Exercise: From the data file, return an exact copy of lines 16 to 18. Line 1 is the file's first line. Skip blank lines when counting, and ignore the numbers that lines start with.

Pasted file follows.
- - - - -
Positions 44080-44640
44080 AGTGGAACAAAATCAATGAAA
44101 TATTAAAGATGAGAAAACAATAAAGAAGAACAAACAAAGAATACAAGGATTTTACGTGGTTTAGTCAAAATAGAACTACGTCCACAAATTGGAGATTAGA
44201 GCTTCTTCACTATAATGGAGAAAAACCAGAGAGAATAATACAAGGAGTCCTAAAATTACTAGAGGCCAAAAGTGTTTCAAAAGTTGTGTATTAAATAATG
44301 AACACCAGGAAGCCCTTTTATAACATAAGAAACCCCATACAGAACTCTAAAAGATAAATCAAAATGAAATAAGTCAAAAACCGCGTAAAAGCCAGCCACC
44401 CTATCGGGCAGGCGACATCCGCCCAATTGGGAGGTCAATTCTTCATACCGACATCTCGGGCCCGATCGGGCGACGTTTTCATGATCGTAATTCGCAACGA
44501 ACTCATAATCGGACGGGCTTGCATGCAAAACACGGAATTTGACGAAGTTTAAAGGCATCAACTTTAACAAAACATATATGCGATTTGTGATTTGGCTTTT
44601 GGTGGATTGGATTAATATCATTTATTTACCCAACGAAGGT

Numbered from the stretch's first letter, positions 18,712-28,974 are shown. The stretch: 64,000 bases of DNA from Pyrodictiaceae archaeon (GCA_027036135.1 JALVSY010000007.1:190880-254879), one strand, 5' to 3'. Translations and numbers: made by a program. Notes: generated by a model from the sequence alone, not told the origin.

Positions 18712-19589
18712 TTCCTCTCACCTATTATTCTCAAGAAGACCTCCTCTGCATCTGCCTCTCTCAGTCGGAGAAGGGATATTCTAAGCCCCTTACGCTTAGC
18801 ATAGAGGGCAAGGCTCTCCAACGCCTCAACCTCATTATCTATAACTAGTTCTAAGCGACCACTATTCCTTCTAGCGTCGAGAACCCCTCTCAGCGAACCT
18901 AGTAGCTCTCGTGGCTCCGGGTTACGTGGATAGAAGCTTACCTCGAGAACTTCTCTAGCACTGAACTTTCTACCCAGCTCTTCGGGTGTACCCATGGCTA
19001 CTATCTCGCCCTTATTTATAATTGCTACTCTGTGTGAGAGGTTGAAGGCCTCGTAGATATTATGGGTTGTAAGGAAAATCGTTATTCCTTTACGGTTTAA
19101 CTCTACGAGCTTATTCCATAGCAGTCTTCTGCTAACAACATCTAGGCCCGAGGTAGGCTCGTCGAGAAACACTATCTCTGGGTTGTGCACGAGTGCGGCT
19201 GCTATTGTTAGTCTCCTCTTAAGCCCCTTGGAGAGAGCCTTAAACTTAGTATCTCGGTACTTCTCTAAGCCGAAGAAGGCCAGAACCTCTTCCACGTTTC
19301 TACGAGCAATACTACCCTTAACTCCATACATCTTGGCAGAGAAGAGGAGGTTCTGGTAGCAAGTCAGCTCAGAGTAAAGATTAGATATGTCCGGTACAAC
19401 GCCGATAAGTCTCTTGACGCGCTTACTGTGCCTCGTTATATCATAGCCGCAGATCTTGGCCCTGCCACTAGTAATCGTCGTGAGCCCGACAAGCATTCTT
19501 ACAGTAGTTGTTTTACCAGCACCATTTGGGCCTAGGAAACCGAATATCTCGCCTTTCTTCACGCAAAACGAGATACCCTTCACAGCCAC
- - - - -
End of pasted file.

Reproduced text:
19201 GCTATTGTTAGTCTCCTCTTAAGCCCCTTGGAGAGAGCCTTAAACTTAGTATCTCGGTACTTCTCTAAGCCGAAGAAGGCCAGAACCTCTTCCACGTTTC
19301 TACGAGCAATACTACCCTTAACTCCATACATCTTGGCAGAGAAGAGGAGGTTCTGGTAGCAAGTCAGCTCAGAGTAAAGATTAGATATGTCCGGTACAAC
19401 GCCGATAAGTCTCTTGACGCGCTTACTGTGCCTCGTTATATCATAGCCGCAGATCTTGGCCCTGCCACTAGTAATCGTCGTGAGCCCGACAAGCATTCTT